If Ex-Im Bank really wants to demonstrate the Additionality of its lending, then a borrower should have to demonstrate that it applied to a commercial lender and was turned down. Instead, Ex-Im Bank will require some form of written evidence that it has not defined, and it will not even be a requirement that such evidence comes from the applicant. 

Moreover, in the absence of even vaguely defined written evidence, oral evidence will suffice if the Ex-Im Bank loan officer writes a memo to the file. In reality, there will be no evidence required that the applicant attempted to find a commercial financing alternative to Ex-Im Bank.

A corollary to the “Do You Want A Loan?” Standard could be the “Do You Want A Guarantee?” Standard, which might encompass Ex-Im Bank’s approach to determining if the commercial lenders that trade in Ex-Im Bank guarantees feel that they are being crowded out. Obviously, a private financial institution that profits from no-risk, taxpayer-backed guarantees is unlikely to acknowledge being crowded out. (For elaboration on the question of Ex-Im Bank’s Additionality with respect to commercial lenders, see my discussion of Ex-Im Bank support for the Private Export Funding Corporation in “Comments on the Ex-Im Bank’s Proposed Additionality Criteria,” Mercatus Center, October 25, 2019.)

The “Blame the Regulator” Standard

Another category in the new Additionality guidance is what Ex-Im Bank calls “structural or risk constraints.” These include “regulatory or other constraints,” although there are no criteria provided for assessing such risks. Moreover, as the vast bulk of export finance comes from the commercial sector, it is unclear what the “regulatory constraints” would be that make commercial financing unavailable to borrowers who are willing to pay for it. 

The “No Standard” Standard

This last category appears intended to offer a generic loophole in the event that none of the previous loopholes is sufficient to get the deal through. This category includes justifications such as, “The foreign buyer seeks diversification of funding, including dedicated allocation of funding from ECAs.” This raises a few obvious questions. First, if the buyer is actively seeking government financing in lieu of going to a commercial lender, does this not demonstrate crowding out of commercial finance? Second, is it the obligation of the U.S. taxpayer to help a foreign buyer meet its portfolio diversification requirements?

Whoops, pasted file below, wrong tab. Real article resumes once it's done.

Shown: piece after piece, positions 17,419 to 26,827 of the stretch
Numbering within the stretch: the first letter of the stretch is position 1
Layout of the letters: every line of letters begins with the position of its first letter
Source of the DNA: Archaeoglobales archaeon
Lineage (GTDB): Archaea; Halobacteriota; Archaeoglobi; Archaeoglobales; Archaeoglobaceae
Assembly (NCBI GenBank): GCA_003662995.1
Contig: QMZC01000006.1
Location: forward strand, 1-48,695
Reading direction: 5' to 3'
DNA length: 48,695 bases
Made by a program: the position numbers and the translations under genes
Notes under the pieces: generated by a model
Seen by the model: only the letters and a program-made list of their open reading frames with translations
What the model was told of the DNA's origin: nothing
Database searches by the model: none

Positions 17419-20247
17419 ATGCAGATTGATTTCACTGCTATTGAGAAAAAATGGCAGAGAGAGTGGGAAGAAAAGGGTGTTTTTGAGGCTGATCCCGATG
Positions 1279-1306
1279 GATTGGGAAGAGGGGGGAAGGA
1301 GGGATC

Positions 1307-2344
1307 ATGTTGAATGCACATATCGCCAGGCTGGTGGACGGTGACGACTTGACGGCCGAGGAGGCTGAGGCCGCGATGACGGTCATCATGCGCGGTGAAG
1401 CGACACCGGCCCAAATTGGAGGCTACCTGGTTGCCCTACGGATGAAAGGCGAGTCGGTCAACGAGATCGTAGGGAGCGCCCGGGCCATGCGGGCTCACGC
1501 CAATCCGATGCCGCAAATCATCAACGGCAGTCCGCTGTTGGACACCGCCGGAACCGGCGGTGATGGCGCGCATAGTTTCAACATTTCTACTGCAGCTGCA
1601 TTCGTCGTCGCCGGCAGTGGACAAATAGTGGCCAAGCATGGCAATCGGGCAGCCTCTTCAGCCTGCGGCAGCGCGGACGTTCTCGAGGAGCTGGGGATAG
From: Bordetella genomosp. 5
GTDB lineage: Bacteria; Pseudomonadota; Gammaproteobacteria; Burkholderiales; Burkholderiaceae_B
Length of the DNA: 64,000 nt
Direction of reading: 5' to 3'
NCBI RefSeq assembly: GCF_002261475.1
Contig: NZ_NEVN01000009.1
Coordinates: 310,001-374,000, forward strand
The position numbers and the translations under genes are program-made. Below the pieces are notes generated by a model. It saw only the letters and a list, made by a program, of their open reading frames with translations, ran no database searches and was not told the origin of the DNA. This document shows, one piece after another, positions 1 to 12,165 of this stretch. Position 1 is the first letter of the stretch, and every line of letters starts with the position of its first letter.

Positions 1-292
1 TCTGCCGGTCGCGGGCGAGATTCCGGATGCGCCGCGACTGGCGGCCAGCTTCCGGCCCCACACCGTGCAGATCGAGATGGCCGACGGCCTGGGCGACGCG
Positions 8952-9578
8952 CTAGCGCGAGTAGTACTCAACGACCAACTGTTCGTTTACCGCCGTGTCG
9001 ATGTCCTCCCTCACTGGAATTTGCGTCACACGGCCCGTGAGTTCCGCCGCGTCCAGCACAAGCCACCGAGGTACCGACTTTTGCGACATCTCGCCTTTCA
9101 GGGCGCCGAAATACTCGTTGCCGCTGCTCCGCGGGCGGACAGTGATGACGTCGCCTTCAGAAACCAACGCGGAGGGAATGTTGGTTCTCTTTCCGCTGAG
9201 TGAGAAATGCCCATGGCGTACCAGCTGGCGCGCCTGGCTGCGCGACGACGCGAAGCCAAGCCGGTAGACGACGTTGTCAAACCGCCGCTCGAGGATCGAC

The “Trust Me” Standard

Perhaps the most notable feature of the new “Additionality Guidelines and Checklist” is what they do not feature: a road test. Ex-Im Bank could have validated the new guidance by testing it against a statistically significant sample of past transactions. If none of the prior transactions had failed under the new standards, then we would know for sure that the new standards are toothless. I made this suggestion to Ex-Im Bank’s board of directors and advisory committee back in January, while the new guidance was still under development. I know of no reason why Ex-Im Bank would not have undertaken such a validation exercise, other than that they already knew the likely results. 

Ex-Im Bank Additionality in the Era of COVID-19

Given the current global situation, even skeptics might welcome a thoughtful proposal to have Ex-Im Bank help address the economic crisis resulting from the pandemic. In fact, on March 25, Ex-Im Bank announced a set of programs purporting to provide solutions to the COVID-19 crisis (see “EXIM Board Takes United Action in Response to COVID-19 to Support U.S. Exporters and Jobs with Unprecedented Financing Flexibility,” Ex-Im Bank Press Release, 3/25/20).

Chairman Reed claimed that “[Ex-Im Bank] leadership and staff have engaged in robust outreach to U.S. exporters and lenders to understand how we can help in this time of uncertainty and need,” and that Ex-Im Bank’s proposed solutions “are a direct result of those conversations.” It is worth noting, however, that three of the four solutions that Ex-Im Bank has advanced to address the crisis represent a recycling of existing programs. These had been underutilized in the period of record economic growth preceding the current downturn. Dusting off old ideas in the face of an unprecedented challenge casts some doubt on whether Ex-Im Bank is providing support that the market needs. 

Moreover, with respect to two and likely three of these programs, it is hard not to feel that at least a few of Ex-Im Bank’s old clients had a hand in their design. A clear hint of this came during the Ex-Im Bank board of directors’ discussion of the programs on March 25, which was open to the public and listened to, during which Ex-Im Bank’s top official for aircraft finance led the presentation on the first two programs below.